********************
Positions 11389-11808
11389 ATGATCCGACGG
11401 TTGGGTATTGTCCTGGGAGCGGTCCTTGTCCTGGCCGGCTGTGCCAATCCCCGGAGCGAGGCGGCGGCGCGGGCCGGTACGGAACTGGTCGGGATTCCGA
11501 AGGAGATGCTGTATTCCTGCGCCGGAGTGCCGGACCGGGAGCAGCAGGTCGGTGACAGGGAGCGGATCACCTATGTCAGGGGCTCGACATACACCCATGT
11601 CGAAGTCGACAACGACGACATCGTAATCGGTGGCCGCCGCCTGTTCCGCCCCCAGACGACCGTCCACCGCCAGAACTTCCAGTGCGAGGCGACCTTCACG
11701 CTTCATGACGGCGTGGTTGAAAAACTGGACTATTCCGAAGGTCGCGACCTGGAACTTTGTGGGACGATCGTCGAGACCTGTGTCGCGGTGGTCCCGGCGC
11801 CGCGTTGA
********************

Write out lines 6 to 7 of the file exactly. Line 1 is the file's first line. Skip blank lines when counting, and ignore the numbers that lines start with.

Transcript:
11701 CTTCATGACGGCGTGGTTGAAAAACTGGACTATTCCGAAGGTCGCGACCTGGAACTTTGTGGGACGATCGTCGAGACCTGTGTCGCGGTGGTCCCGGCGC
11801 CGCGTTGA